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Server market enjoys strong Q3

The last quarter saw the server market deliver high revenues and shipment growth as customers refreshed old kit

Enterprises refreshing aging hardware and on-going demand from cloud service providers helped keep the server market in a healthy position in the third quarter.

An analysis of the worldwide server market from IDC showed year-on-year growth of 37.7% with shipments up by 18.3% in Q3, producing the highest ever total revenue, up by 40.2% to $20bn, in a single quarter.

Dell sat in the top position in terms of market share with HPE and Inspur coming in second and third. Lenovo was fourth but enjoyed 67% growth in the third quarter.

"The worldwide server market once again generated strong revenue and unit shipment growth due to an on-going enterprise refresh cycle and continued demand from cloud service providers," said Sebastian Lagana, research manager, infrastructure platforms and technologies at IDC.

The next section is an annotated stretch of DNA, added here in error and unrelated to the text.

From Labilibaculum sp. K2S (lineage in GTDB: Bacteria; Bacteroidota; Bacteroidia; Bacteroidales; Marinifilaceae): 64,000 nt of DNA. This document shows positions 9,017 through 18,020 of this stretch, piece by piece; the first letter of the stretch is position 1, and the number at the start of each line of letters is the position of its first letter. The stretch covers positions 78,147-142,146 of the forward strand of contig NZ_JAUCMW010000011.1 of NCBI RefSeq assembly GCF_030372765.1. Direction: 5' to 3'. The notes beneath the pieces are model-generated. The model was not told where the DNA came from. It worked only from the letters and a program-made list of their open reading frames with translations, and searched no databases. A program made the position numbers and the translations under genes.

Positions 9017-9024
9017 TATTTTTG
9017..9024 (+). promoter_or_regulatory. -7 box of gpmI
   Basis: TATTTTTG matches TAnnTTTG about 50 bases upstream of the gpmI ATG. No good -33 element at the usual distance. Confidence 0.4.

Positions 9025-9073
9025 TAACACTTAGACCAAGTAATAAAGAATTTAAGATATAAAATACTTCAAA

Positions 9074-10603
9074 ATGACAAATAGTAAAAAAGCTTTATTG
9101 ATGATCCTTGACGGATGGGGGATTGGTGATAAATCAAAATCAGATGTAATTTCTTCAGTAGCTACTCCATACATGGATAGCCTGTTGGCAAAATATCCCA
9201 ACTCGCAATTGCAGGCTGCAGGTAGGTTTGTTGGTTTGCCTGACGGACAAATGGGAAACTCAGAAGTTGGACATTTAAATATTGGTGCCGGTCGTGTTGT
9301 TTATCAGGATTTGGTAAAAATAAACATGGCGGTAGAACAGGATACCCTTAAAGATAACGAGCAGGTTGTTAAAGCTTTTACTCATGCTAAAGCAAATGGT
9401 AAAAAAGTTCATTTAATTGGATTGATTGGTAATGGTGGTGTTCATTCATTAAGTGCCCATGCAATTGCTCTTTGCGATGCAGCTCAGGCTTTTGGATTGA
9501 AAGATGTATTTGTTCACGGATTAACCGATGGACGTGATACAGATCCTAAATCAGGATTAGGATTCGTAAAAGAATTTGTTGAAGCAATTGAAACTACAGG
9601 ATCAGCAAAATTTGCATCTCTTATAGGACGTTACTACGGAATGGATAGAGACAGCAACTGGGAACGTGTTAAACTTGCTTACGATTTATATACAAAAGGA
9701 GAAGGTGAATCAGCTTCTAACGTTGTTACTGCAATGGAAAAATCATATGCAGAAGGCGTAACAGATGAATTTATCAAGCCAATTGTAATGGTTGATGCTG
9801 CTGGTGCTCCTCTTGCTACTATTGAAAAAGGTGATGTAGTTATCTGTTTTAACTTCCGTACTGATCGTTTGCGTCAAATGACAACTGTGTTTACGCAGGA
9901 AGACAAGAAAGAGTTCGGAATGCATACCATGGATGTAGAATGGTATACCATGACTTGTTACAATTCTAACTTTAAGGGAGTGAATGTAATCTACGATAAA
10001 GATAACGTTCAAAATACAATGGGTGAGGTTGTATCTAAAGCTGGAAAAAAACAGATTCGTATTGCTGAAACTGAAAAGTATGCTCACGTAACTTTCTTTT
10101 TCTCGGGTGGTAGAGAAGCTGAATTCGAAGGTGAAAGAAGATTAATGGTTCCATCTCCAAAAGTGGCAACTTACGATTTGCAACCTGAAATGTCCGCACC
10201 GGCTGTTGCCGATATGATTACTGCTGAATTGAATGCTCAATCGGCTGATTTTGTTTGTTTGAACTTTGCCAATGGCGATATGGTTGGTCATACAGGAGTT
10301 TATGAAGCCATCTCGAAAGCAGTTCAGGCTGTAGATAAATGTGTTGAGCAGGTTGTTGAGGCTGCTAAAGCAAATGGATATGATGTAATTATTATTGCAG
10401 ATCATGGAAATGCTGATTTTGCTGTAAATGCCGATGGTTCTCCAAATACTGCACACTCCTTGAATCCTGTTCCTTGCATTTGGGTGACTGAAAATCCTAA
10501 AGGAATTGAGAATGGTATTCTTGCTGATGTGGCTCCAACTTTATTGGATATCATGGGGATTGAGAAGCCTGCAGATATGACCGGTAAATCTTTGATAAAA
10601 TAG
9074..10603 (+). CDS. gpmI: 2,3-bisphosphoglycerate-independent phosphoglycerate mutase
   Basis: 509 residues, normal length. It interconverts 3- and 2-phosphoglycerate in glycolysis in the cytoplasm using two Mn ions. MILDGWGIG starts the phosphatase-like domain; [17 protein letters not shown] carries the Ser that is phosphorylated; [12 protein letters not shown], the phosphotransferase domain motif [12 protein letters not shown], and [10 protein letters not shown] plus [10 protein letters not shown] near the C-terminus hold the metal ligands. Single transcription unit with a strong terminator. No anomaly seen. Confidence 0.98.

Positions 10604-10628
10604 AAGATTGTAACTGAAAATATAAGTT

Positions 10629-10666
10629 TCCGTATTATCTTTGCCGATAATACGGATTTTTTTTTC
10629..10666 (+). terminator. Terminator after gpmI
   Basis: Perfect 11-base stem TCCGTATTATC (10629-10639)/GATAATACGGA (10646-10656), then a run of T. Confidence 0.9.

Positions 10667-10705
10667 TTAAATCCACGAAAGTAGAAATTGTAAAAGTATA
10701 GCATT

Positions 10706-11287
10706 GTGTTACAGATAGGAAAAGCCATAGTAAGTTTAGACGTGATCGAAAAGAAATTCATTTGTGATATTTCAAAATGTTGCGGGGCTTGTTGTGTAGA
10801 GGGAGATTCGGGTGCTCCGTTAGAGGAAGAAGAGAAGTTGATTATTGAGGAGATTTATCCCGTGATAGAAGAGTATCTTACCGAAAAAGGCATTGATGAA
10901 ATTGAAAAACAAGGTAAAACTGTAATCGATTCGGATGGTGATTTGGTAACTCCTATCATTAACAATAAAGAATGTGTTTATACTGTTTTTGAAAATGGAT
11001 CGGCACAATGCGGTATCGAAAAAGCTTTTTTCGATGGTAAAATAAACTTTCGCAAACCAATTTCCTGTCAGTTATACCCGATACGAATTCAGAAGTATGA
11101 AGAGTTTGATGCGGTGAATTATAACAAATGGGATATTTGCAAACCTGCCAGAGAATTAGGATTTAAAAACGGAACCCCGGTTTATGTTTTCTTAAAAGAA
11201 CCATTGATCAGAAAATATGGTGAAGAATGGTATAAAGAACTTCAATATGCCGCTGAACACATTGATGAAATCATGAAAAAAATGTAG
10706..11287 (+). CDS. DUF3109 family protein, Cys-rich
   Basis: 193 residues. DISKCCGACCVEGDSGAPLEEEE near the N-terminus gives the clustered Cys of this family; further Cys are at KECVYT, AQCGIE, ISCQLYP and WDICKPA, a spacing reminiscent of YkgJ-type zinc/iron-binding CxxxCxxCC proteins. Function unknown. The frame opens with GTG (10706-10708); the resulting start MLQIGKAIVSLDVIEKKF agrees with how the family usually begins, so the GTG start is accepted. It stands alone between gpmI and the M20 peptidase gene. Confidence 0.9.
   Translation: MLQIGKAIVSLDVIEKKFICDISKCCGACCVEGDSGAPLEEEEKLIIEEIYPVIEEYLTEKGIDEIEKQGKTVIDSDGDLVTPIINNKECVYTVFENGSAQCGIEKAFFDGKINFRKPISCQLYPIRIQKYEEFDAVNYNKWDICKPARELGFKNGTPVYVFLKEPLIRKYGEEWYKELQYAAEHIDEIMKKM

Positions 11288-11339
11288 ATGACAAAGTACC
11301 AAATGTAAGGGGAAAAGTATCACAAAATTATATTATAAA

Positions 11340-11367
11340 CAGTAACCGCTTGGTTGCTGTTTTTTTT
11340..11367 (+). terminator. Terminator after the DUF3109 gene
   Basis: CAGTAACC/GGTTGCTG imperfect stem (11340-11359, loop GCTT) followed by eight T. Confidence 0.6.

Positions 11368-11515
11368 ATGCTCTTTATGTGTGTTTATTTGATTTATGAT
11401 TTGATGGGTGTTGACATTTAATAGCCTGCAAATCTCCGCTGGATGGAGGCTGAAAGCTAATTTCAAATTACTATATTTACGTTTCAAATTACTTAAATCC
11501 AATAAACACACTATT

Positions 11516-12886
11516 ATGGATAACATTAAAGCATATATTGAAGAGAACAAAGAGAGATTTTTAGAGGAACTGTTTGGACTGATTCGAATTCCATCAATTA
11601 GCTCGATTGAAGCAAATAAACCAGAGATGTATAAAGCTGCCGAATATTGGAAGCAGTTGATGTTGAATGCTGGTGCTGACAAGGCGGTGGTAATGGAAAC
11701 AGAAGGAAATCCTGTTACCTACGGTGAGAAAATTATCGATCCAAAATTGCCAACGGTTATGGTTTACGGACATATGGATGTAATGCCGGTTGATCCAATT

"Enterprise infrastructure requirements from resource intensive next-generation applications support increasingly rich configurations, ensuring average selling prices (ASPs) remain elevated against the year-ago quarter. At the same time, hyperscalers continue to upgrade and expand their datacenter capabilities," he added.

There has been plenty of focus on servers over the second half of the year with AMD indicating it is going for the upgrade opportunity via the channel and vendors like Dell and Lenovo making sure that their channel is pitching the technology. The growth of edge computing has also helped those selling hardware into retail and branch office environments.

In her look ahead to next year, Miriam Murphy, senior vice president EMEA, Advanced & Specialist Solutions at Tech Data, said that the trends of this year would continue into 2019.

"As the number of IoT rollouts increases month-on-month, so too does the need to process data close to the endpoint instead of on a centralised cloud server. That, of course, is why the number of businesses implementing edge computing has soared in the last year," she said.

"Consequently, in 2019, businesses can expect to see edge-focused infrastructure empowered further still, through the use of AI, greater storage and processing power, and, most significantly, a symbiotic relationship with cloud computing that will mean businesses no longer need to create an entirely new infrastructure to implement edge computing," she added. 

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